In this prospective study of 26,330 initially healthy women, the concentrations of lipids and apolipoproteins differed minimally when measurements were performed on nonfasting compared with fasting blood, except for triglycerides which were higher when nonfasting. However, the associations with CVD were stronger for fasting compared with nonfasting measurements of total cholesterol, LDL cholesterol, apolipoprotein B100, non-HDL cholesterol, and the apolipoprotein B100/A-1 ratio. By contrast, the associations with CVD were similar for fasting and nonfasting HDL cholesterol, apolipoprotein A-1, and the total/HDL cholesterol ratio, and stronger for nonfasting triglycerides. These observations suggest that nonfasting blood draws may be highly effective and practical when limited to HDL cholesterol, total/HDL cholesterol ratio, and triglycerides. However, these data also suggest that a fasting sample is preferred if risk assessment is based on total cholesterol, LDL cholesterol, or non-HDL cholesterol.
Prior studies have found lower concentrations of LDL cholesterol postprandially, and higher triglycerides, with a similar magnitude of difference in our study compared with prior studies that used a typical non-high fat meal.6,15,16
Our finding that there was no significant difference between fasting and nonfasting measurements of HDL cholesterol and apolipoprotein A-1 is also consistent with other studies.17,18
However, to our knowledge, this is the first study that prospectively compares the association of a comprehensive panel of lipids and apolipoproteins with CVD depending on the time to last meal. While prior studies have evaluated the effect of food intake on lipid and apolipoprotein concentrations,6,16,17,19-22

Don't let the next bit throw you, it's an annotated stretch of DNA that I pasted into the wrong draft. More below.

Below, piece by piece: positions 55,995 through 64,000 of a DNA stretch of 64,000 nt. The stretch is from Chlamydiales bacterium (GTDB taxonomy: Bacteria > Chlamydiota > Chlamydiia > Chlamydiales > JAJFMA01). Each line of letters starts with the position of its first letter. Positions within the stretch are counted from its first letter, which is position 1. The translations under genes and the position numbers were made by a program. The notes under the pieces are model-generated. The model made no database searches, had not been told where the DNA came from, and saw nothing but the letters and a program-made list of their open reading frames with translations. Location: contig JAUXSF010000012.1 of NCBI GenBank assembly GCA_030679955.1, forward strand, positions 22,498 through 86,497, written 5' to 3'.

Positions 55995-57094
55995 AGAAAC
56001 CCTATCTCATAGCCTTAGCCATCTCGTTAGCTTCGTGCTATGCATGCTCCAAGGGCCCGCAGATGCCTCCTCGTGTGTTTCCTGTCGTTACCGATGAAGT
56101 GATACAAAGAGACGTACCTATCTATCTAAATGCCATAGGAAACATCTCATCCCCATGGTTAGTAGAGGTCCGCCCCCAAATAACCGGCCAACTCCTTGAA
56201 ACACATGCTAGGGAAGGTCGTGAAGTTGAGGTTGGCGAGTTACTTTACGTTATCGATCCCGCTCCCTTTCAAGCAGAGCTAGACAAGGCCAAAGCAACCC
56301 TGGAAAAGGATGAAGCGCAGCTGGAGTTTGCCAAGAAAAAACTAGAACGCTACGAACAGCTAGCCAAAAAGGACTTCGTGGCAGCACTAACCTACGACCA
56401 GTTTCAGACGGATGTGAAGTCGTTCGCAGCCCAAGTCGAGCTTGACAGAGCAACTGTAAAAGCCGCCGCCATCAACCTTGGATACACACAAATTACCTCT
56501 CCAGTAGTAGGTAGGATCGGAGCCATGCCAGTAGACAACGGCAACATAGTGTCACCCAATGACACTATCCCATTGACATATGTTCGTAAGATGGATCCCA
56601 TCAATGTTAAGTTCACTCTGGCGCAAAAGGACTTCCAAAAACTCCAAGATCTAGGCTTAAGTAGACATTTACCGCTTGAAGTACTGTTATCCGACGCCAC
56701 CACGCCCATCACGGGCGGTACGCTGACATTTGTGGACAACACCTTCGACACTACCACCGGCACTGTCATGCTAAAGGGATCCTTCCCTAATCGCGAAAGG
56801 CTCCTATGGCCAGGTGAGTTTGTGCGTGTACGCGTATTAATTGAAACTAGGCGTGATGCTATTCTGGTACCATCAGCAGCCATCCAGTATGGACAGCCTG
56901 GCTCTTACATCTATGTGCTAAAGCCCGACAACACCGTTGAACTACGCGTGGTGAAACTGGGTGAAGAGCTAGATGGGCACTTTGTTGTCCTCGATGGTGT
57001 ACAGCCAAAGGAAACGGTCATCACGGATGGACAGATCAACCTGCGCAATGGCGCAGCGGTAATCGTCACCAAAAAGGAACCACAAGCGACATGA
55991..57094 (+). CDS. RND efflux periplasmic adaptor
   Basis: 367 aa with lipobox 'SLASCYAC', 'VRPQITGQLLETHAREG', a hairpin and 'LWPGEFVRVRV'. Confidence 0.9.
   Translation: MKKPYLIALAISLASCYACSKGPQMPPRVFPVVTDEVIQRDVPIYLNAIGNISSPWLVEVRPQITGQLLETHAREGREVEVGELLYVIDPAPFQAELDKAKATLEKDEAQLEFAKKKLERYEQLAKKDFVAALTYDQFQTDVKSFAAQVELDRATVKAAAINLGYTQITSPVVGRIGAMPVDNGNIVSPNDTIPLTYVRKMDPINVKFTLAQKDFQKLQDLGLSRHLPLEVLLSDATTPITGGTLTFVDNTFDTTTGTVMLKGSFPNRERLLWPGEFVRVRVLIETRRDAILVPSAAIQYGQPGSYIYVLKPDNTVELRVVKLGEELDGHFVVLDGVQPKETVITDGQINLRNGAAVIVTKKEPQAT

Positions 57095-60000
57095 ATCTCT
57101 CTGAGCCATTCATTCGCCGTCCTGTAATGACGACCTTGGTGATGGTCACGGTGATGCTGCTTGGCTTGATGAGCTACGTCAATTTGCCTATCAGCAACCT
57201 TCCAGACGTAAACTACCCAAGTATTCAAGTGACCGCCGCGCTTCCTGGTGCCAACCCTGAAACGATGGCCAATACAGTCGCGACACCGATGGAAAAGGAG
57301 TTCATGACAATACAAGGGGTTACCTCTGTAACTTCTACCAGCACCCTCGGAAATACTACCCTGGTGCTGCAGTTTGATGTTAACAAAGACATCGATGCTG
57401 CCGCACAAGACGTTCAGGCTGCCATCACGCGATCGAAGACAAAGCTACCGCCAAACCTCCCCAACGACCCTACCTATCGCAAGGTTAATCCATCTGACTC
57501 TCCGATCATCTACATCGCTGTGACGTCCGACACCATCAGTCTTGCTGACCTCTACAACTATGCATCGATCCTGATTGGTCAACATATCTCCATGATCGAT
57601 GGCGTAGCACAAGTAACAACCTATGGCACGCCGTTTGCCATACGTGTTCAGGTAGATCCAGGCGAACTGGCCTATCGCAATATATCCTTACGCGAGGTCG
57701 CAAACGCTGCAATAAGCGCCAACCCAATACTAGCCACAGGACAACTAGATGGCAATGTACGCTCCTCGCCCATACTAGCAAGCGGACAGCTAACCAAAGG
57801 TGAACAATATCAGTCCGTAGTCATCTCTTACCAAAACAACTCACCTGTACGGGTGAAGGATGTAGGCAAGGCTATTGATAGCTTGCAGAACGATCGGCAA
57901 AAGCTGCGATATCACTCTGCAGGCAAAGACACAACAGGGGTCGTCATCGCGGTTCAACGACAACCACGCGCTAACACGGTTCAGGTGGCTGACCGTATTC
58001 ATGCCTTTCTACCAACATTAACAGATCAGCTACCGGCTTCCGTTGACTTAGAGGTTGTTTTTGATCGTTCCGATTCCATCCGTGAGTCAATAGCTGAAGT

the influence of postprandial time on the predictive value of lipids and apolipoproteins, other than triglycerides, is scarce. In a prior case-control report examining 683 postmenopausal healthy women that included some who were nonfasting, the results were not analyzed according to fasting status except for triglycerides, which showed similar prediction in the fasting or nonfasting state.23
The AMORIS study included a large proportion of women, with a third of participants who were nonfasting, but associations of lipids and apolipoproteins with fatal myocardial infarction were not examined according to fasting status.24
Other prospective studies that included a large number of nonfasting participants had data only on men and did not have comparisons with fasting lipids.25-27
Although differences between fasting and nonfasting concentrations of lipids and apolipoproteins, except for triglycerides, were small and clinically insignificant in our study, the strength of the association of various lipids and apolipoproteins with CVD differed by fasting/nonfasting status. Total cholesterol and LDL cholesterol showed the most marked differences in their predictive value, although different associations were also found for apolipoprotein B100, non-HDL cholesterol, and the apolipoprotein B100/A-1 ratio, all of which were stronger in the fasting state. This finding suggests that measuring a nonfasting measurement of total cholesterol or non-HDL cholesterol, which is currently believed to be acceptable, may need to be interpreted with caution.